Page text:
Best-selling author David Hough is the anti-bad ass of motorcyclists, a serious down-to-earth master of two- (and three-) wheeled street rods who is interested in the safety and road smarts of his fellow motorcyclists. Mastering the Ride is his follow-up book to one that put him on the map, Proficient Motorcycling, and it goes one better. For motorcyclists ready to take their rides to the next level, Mastering the Ride is an exhilarating course in skills, safety, and common sense. Houghas writing style is straightforward and conversational, never professorial, preachy, or boring. With instructional color photographs and drawings, the book covers improving the rideras skills of speed and passing on superslabs, mountain roads, and city streets; anticipating and handling street and road hazards, from treacherous tar snakes to lane-weaving drivers; and learning the limits of sight distances, executing quick stops at sudden hazards as well as curves. The book devotes two full chapters to the skills involved in mastering cornering, with specific advice about rolling on and off the throttle, shifting, braking, countersteering, body steering and positioning, and cornering lines. In the chapter aMastering the Art of Conspicuity, a Hough recommends riders understand and employ conspicuity, that is understanding how motorcyclists and car drivers see their surroundings and getting others to see you on the road by use of hi-viz clothing, LED lights, and other gear. The key to safety rests in increased situational awarenessathe topic of the next chapterathe ability to predict how road events will unfold by thinking through the possibilities way before a potential hazard presents itself. Thanks to Houghas direct and specific instructions to riders for what they need to know, to improve, to avoid, and to do every time they get on their bikes, this chapter and the skills it describes are nothing short of life-saving. In short, Mastering the Ride is a crash course in how not to crashathat is, after all is read and done, what every motorcyclists must avoid for his own life and the lives of others on the road. As Eric Trow, a motorcycle safety journalist and instructor states on the back cover, aMastering the Ride should be required reading for every road-going motorcyclist and become the companion of any rider serious about advancing his or her road craft.a Voni Glaves, the record-setting million-mile BMW rider, is a long-time Hough fan who relied on Houghas awisdoma back in the 1970s when the author was a columnist. aThe latest from David brings together his years of experience and his unique analysis to make the case for mastery in a conversational way that makes [Mastering the Ride] impossible to put down. The breadth and depth of the informationabis astounding.a A section on the aging rider, including ways to compensate for older ridersa slower reaction times and readapting their skills, is included in the appendix, as is a travelogue of Houghas road trips to some of his favorite locations. A glossary, resources section, and index complete the book.The point is, driving a four-wheeler has a way of dulling your motorcycling survival tactics. You need to get your ... So before you head into traffic on your next ride, take a little time to shift your mental gears back to amotorcycle.a Rememberanbsp;...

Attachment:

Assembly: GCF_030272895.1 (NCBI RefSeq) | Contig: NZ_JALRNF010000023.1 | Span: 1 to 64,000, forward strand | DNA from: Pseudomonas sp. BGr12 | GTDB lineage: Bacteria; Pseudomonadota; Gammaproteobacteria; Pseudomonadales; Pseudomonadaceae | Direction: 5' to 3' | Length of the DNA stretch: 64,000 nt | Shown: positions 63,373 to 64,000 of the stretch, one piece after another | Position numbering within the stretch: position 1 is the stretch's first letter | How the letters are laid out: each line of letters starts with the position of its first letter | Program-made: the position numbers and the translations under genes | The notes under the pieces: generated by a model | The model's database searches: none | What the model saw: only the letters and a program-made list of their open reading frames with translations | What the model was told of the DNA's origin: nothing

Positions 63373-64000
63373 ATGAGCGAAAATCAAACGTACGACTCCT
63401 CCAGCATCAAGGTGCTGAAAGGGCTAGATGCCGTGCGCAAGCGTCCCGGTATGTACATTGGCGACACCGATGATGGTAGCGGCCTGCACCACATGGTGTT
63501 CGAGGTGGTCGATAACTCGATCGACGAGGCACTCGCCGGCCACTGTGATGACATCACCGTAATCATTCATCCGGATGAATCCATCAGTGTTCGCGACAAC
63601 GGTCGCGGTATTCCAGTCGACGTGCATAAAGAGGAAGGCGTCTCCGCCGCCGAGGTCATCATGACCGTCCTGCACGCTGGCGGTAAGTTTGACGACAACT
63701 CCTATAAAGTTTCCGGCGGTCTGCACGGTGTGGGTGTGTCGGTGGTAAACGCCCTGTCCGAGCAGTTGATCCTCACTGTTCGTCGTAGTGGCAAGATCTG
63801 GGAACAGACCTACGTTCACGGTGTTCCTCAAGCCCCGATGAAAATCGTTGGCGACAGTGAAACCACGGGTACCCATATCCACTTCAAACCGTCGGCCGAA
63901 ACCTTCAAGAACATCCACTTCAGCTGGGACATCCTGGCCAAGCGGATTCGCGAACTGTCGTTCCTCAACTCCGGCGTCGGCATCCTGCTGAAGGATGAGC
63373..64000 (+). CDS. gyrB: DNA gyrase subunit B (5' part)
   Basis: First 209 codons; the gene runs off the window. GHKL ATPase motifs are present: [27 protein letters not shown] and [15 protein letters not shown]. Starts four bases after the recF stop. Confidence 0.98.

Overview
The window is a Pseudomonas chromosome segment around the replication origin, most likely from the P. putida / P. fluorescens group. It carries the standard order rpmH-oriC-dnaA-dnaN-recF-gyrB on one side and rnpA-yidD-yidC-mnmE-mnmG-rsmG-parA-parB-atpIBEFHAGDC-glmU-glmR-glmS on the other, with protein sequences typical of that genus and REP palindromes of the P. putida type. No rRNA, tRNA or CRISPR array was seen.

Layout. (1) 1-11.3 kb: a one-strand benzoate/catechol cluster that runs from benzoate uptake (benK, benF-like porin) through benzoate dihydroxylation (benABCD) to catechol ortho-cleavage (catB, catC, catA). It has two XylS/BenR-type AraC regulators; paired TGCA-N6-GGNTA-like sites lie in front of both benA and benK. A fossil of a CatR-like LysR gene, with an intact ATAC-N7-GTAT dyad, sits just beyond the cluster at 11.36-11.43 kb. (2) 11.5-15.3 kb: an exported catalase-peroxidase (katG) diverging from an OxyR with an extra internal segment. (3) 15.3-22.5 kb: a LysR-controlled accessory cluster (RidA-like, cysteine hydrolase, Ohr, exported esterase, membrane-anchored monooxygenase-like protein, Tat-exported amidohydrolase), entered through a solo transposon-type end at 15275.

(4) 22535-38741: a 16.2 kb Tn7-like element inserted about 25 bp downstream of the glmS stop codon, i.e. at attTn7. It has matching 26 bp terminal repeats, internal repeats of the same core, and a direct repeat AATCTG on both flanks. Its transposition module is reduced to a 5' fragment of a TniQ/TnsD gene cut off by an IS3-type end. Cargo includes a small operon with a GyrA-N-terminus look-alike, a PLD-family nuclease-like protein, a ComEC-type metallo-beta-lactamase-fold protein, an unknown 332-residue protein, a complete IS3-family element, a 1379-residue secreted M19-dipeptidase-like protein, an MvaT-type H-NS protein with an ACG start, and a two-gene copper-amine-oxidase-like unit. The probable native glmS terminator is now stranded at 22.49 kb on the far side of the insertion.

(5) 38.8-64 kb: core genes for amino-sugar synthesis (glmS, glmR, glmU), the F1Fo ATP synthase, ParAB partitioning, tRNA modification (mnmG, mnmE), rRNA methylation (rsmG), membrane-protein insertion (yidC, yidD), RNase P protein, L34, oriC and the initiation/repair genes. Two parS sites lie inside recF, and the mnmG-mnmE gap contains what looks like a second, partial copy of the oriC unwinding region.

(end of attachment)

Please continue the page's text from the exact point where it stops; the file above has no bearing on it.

|Title||:||Mastering the Ride|
|Author||:||David L. Hough|
|Publisher||:||i5 Publishing - 2012-07-24|